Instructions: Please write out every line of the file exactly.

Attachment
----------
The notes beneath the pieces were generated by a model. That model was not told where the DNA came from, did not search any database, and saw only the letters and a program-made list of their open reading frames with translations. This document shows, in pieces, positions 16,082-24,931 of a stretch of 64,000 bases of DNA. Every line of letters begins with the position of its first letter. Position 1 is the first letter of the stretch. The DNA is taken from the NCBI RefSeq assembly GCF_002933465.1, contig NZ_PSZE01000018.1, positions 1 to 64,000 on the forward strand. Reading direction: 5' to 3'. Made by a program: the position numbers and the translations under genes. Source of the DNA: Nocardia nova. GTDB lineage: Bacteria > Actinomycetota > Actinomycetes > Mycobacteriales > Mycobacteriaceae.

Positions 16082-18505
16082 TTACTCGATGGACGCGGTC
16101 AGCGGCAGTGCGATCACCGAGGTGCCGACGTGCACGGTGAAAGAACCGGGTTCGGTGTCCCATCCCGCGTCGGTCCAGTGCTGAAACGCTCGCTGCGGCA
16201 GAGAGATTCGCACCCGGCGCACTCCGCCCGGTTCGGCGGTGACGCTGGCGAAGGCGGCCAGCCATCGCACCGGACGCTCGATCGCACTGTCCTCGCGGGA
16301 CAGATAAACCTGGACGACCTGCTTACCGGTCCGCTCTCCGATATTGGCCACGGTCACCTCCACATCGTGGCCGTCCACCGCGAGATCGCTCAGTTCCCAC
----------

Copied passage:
The notes beneath the pieces were generated by a model. That model was not told where the DNA came from, did not search any database, and saw only the letters and a program-made list of their open reading frames with translations. This document shows, in pieces, positions 16,082-24,931 of a stretch of 64,000 bases of DNA. Every line of letters begins with the position of its first letter. Position 1 is the first letter of the stretch. The DNA is taken from the NCBI RefSeq assembly GCF_002933465.1, contig NZ_PSZE01000018.1, positions 1 to 64,000 on the forward strand. Reading direction: 5' to 3'. Made by a program: the position numbers and the translations under genes. Source of the DNA: Nocardia nova. GTDB lineage: Bacteria > Actinomycetota > Actinomycetes > Mycobacteriales > Mycobacteriaceae.

Positions 16082-18505
16082 TTACTCGATGGACGCGGTC
16101 AGCGGCAGTGCGATCACCGAGGTGCCGACGTGCACGGTGAAAGAACCGGGTTCGGTGTCCCATCCCGCGTCGGTCCAGTGCTGAAACGCTCGCTGCGGCA
16201 GAGAGATTCGCACCCGGCGCACTCCGCCCGGTTCGGCGGTGACGCTGGCGAAGGCGGCCAGCCATCGCACCGGACGCTCGATCGCACTGTCCTCGCGGGA
16301 CAGATAAACCTGGACGACCTGCTTACCGGTCCGCTCTCCGATATTGGCCACGGTCACCTCCACATCGTGGCCGTCCACCGCGAGATCGCTCAGTTCCCAC